In early 2020, the UK suffered two storms, back to back. Ciara and Dennis brought misery as torrential rain caused severe flooding, washing some buildings away. Winds in excess of 80mph caused shop fronts to collapse and buses to blow over. These storms made venturing outside very risky – and tragically, some people lost their lives. Now, after the clouds have cleared, what can we do to clean up?

Two Back to Back Storms Hit the UK

The first storm to land was Storm Ciara, arriving on the weekend of 8th-9th February. Ciara caused flooding, power cuts and damage – it even caused three tragic deaths in the UK and 13 overall as it travelled into Europe.

80mph winds blew buses off the road and roofing was torn from buildings. As the storm progressed, it hit a peak wind speed of 136mph. Flooding posed a danger to life, as more than seven inches of rainfall was recorded in parts of the UK.

Ciara caused an estimated £1.6 billion of damage.

The following weekend, before anyone could recover from Ciara, storm Dennis was blowing brickwork away from buildings and causing further flooding. Gusts peaked at 140mph offshore. Six have been confirmed to have died, and one person is still missing.

Wales bore the brunt of the rainfall, where a red warning was put in place – the first for more than 5 years.

Across the British Isles, winds caused damage to businesses, homes and public spaces – in areas already reeling from the previous storm.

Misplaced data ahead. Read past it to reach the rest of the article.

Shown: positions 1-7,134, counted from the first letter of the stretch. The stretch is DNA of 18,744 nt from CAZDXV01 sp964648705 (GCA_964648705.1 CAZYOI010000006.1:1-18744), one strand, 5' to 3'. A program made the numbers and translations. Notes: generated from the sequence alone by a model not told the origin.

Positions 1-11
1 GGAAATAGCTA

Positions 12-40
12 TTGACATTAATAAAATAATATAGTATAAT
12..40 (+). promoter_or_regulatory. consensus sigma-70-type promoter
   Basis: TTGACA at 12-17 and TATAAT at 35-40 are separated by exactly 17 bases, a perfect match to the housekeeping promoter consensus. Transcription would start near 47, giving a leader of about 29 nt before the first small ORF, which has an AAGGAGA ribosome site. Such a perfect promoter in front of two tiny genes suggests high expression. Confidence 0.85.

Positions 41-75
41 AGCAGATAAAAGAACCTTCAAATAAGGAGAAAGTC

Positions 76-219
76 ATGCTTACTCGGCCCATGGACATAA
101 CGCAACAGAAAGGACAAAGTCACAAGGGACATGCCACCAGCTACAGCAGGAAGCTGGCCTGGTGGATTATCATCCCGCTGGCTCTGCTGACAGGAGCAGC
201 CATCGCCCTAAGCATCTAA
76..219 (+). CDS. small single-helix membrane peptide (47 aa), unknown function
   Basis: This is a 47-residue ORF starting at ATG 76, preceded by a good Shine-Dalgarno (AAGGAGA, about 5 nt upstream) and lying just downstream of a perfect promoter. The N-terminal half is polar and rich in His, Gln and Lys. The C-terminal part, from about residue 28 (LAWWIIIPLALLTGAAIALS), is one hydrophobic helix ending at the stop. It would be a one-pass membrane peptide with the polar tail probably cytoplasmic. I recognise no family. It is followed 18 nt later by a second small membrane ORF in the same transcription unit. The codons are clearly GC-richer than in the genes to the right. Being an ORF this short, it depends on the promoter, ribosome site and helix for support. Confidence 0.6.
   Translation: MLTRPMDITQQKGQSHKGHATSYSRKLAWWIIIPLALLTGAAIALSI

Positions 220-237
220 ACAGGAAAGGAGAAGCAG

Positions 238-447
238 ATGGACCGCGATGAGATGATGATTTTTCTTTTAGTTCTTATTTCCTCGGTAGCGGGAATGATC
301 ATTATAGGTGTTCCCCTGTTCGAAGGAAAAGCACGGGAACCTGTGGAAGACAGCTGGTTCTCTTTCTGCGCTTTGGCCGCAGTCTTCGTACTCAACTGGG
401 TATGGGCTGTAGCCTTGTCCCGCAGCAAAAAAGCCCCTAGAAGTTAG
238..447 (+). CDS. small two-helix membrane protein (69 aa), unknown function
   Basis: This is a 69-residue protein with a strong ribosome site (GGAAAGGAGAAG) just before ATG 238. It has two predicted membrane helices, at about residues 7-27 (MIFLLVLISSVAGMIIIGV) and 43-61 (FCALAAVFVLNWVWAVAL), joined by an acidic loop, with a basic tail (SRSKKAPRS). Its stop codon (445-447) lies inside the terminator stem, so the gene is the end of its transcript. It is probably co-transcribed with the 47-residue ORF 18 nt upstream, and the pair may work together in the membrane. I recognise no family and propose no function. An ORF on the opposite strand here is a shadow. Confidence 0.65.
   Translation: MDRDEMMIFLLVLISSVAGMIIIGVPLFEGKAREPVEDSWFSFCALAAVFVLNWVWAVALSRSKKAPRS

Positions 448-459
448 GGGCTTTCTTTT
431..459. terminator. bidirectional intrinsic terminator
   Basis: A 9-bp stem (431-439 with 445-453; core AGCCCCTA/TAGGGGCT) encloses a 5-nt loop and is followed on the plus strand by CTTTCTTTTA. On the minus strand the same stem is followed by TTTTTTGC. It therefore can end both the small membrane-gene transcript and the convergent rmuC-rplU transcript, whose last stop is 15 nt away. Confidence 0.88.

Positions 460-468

Site Clearance for Collapsed and Flooded Buildings

When buildings, trees and public utilities have been damaged beyond repair, they need to be removed as quickly as possible to prevent injury. Buildings need to be secured against further collapse, flooding or entry by passersby – and this usually involves removal of collapsed or damaged parts.

Site clearance is an important first step in making storm damaged areas safe again. Site surveys can establish what needs to be done, acting as a first response for storm damage. Site surveys can inform the process and methods, as well as whether or not materials can be salvaged.

Can Damaged Materials be Salvaged?

It depends on the scale, severity and type of damage but generally, there will be some use for damaged materials. Even totally destroyed sections of buildings can be inspected for reuse – and at worst, they can be crushed into aggregates for use in backfilling or making new concrete.

There will inevitably be some demolition required – but even if materials aren’t whole, they can be given a new lease of life in another form.

Construction Waste Management Experts

For further information on any of our waste management or site clearance services, please contact us today – call 01666 505800 or email us at For demolition contractors, contact our parent company Hughes and Salvidge on 0808 231 3447.